Ceremonies to Anchor Trust



Through this intriguing Register report I learned about the DNSSEC root-signing ceremony. It happens quarterly in alternating fashion on the east and west coasts of the US. The carefully scripted ceremony, lasting over two hours, is meant to anchor the web of trust in the DNS, the Internet’s domain name system. To this end it is streamed live and archived for posterity.

The Reg article linked above recounts the foofaraw surrounding the most recent such signing ceremony, slated for February 12, 2020. Participants from around the world had arrived in El Segundo, CA. The ceremony did not come off on that date because its host, IANA (the Internet Assigned Numbers Agency of the Internet Corporation for Assigned Names and Numbers), could not open one of two physical safes that hold the essential raw materials for the occasion.

Reading about this modern ceremony, performed quarterly for 10 years now, immediately put me in mind of a similar ritual, the Trial of the Pyx, staged in London for 738 years, for a substantially similar purpose: anchoring trust in the English currency.

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A Subjective Rating of OSX / MacOS Versions



This is a text file I have maintained locally on my Mac desktop and/or laptop over a number of years. It encapsulates my bottom-line evaluation of the quality and user experience provided by Apple’s OS versions since I moved to OS X in 2002.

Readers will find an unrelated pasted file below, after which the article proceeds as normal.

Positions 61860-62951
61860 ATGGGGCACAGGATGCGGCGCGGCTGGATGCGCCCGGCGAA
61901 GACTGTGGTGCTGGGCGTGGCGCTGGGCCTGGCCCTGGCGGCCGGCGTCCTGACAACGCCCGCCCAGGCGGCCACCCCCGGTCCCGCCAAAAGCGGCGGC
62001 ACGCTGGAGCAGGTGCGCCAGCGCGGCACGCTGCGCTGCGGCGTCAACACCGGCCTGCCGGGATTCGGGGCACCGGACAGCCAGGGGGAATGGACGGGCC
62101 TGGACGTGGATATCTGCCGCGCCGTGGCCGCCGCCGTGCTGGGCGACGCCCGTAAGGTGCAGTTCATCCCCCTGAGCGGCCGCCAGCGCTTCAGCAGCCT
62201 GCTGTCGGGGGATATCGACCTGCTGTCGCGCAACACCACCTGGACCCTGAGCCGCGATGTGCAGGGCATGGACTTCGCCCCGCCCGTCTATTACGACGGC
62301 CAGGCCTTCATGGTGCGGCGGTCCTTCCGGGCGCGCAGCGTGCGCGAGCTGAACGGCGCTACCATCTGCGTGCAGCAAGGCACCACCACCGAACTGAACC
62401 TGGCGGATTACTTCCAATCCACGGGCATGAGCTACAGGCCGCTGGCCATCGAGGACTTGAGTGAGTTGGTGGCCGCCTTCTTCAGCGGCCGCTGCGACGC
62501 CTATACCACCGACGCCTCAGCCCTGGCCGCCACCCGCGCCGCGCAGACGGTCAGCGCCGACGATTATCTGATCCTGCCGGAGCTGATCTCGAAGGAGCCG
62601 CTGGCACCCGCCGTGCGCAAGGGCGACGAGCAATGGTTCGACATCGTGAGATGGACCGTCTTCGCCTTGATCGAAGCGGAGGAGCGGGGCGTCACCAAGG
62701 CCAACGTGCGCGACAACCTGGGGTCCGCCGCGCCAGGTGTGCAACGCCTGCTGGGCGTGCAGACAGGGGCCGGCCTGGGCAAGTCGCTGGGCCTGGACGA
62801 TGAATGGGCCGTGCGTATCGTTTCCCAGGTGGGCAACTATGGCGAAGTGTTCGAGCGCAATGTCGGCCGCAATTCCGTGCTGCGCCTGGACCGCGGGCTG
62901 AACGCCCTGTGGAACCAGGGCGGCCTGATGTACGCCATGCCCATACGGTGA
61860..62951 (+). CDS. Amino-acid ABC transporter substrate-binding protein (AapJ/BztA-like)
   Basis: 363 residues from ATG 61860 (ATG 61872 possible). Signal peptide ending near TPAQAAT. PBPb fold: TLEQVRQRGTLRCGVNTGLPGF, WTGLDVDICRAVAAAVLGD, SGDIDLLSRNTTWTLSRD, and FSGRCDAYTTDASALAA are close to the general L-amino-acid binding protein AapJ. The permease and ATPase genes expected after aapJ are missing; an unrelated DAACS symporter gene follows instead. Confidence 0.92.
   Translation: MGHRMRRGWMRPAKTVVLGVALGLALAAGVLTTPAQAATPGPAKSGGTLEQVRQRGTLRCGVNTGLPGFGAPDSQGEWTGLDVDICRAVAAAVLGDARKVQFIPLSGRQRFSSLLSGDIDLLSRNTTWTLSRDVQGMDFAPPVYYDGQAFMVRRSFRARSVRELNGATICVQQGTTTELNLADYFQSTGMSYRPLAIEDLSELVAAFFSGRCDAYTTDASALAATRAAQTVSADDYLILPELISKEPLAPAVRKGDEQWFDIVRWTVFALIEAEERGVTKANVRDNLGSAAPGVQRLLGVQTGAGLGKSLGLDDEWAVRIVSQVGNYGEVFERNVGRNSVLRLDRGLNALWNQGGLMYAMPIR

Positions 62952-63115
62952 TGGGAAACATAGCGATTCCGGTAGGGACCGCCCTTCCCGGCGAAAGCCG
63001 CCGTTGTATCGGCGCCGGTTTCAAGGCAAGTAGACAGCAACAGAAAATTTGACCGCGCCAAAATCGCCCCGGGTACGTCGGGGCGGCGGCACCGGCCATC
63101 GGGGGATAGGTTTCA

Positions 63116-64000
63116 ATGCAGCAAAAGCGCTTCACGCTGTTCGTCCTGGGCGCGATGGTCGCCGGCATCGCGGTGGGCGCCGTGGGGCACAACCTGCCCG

For my money the pinnacle of OS X quality occurred with Snow Leopard. It’s noteworthy that at this time Microsoft was floundering in the self-made morass of Windows Vista, and Apple perceived itself as so far ahead in the OS sweepstakes that it took an entire release off from adding any new features — a 2-year hiatus — and simply improved the speed, fit & finish, and polish of its OS.

In my view quality took a huge hit when Apple began folding iOS features into its desktop / laptop OS — a hit from which it has taken the company 5 years and 5 releases to recover. However, the most recent two releases have seen quality slip again.

 ▼  vers.   name            rel. date
     ----    -------------  ----------
 -   10.0  = Cheetah        2001-03-24
 -   10.1  = Puma           2001-09-25
 6   10.2  = Jaguar         2002-08-23
 5   10.3  = Panther        2003-10-24
 4   10.4  = Tiger          2005-04-29
 5   10.5  = Leopard        2007-10-26
 8   10.6  = Snow Leopard   2009-10-28
 4   10.7  = Lion           2011-07-20  << begin iOS-ification
 5   10.8  = Mountain Lion  2012-07-25
 3   10.9  = Mavericks      2013-10-22
 4   10.10 = Yosemite       2014-10-16
 7   10.11 = El Capitan     2015-10-08
 7   10.12 = Sierra         2016-09-21
 5   10.13 = High Sierra    2017-09-12